Crozer Health Social Worker Yahaira Turner Named Recipient of Gwendolyn A. Smith Award for Community Service
Yahaira T. Turner, Behavioral Health Social Worker in the Emergency Department at Crozer-Chester Medical Center, has been named the 2023 recipient of the Gwendolyn A. Smith Award for Community Service.
The Gwendolyn A. Smith Award for Community Service was created in 2022 to honor former employee, Gwendolyn (Gwen) A. Smith’s legacy and commitment to our community. The award is given to a current Crozer Health employee who makes significant contributions to the community through their time, talent, actions, and dedication. Turner was selected because she consistently exhibits the same values that Smith lives by every day.
“Yahaira and Gwen are remarkable people who share wonderful qualities that benefit our patients and communities,” said Anthony (Tony) Esposito, Crozer Health CEO. “I’m thrilled that Yahaira has been recognized with this award – it is well-deserved.”
Turner, who joined Crozer Health in 2018 as a Drug and Alcohol Mental Health Therapist and then transitioned to the ED, was shocked – and excited – when she heard she was the award recipient. And ever so humble, she felt uncomfortable being recognized for doing things that she thought are “supposed to be done.”
“I’m so honored to be in the company of someone like Gwen who is so highly spoken of,” she said. “A lot of the work I do is in the background; however, I am the voice for those who are unheard,” she said. “They are the encouragement I need to continue the service. I love what I do, and my spirit is full.”
This year marks 20 years of service Turner has devoted to the underserved and overlooked, specifically with those who are homeless or have substance use and mental health challenges in Chester, Pa and throughout Delaware County. She currently works with patients and families in crisis in the Emergency Room, and her personal experiences enable her to connect with those she’s trying to help.
“I know what it’s like to feel defeated,” she said. “I knew it had to be for a greater purpose. While I grieved the adversities, not just physical loss, I gave and I continue to give. But my change only comes from the day-to-day exchanges that we sometimes never see mature to completion.”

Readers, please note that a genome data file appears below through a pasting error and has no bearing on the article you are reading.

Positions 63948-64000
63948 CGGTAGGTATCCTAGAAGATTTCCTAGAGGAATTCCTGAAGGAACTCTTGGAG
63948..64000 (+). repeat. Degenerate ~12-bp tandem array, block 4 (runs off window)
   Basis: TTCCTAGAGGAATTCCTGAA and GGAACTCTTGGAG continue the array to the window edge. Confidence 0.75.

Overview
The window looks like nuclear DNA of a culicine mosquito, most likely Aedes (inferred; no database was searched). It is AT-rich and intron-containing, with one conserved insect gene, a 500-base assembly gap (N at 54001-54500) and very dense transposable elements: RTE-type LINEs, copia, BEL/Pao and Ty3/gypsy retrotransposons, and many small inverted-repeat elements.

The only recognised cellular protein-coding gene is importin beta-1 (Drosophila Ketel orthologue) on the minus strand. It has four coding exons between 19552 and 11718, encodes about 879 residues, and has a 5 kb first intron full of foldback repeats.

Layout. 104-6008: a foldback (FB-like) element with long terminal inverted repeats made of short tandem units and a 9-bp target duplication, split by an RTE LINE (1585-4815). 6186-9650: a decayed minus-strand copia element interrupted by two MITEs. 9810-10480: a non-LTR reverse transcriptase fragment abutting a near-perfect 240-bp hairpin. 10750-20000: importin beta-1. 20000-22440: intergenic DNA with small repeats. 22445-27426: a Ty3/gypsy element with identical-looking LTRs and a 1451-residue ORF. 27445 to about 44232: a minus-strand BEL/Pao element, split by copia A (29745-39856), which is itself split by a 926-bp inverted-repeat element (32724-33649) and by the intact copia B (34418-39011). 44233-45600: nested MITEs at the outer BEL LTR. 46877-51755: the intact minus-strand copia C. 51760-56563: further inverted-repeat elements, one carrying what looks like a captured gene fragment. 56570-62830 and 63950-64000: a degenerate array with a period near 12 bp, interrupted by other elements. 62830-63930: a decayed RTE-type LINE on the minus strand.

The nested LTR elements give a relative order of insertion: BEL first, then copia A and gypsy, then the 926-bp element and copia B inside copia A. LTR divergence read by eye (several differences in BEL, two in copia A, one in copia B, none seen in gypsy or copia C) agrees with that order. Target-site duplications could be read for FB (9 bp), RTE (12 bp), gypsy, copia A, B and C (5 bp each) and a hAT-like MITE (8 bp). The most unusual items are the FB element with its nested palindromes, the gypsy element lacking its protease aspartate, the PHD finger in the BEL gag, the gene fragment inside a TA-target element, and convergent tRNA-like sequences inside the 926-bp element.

Turner, who grew up in Chester, was a single mother who used her adversity as a tool to inspire others in the community to push through obstacles they faced. She received her bachelor’s degree at the age of 32 and in September 2020, she enrolled in the Master of Social Work program at Widener University where she maintains a 4.0 GPA and will graduate this December. She is first generation born in the mainland U.S., with a mother from Puerto Rico and father from the Dominican Republic. Now married with three children and residing in Delaware County, PA, she has dedicated her life to thinking outside of the box and questioning everything. “I would not be able to do all of the things that I do if it were not for my village that, without a doubt or hesitation, listens to my heart through my thoughts and says, ‘Let’s GO!’”
"If I followed all the rules that have been imposed on me and never questioned them, if I just smiled and nodded, then I wouldn't be where I am today,” Turner said. “If it’s not helping all people, we should do things differently.”
Turner began her volunteer work with Catholic Social Services, when she first served on the Homeless Service Coalition of Delaware County (HSC of Delco) as an outreach volunteer. She recently spearheaded a coat drive that provided nearly 60 brand new coats to the homeless during their ‘Point in Time’ annual outreach. She was also an outreach worker and volunteer in Philadelphia, assisting the community with drug and alcohol risk-reduction practices and education. She is a state-certified drug and alcohol counselor and a certified medical interpreter, which enables her to better serve the Spanish-speaking population.
“I plant a seed for people and hope it grows,” she explained. “I had so many people pull me up, and I pull them up.”
This spring, she created and funded with close friends and family the first sensory-friendly Easter Egg “Un-Hunt” for children in Chester to share in a sensory-free environment, and she is reaching out to various agencies to have the annual event funded. This will continue to provide an opportunity for all children – but specifically those with special needs – to enjoy and “be a part of the space and not just occupy space.”
Turner was recently inducted into the Phi Alpha Honor Society at Widener University and is a member of the Alpha Kappa Alpha Sorority, Inc. and the Phi Theta Kappa International Honor Society.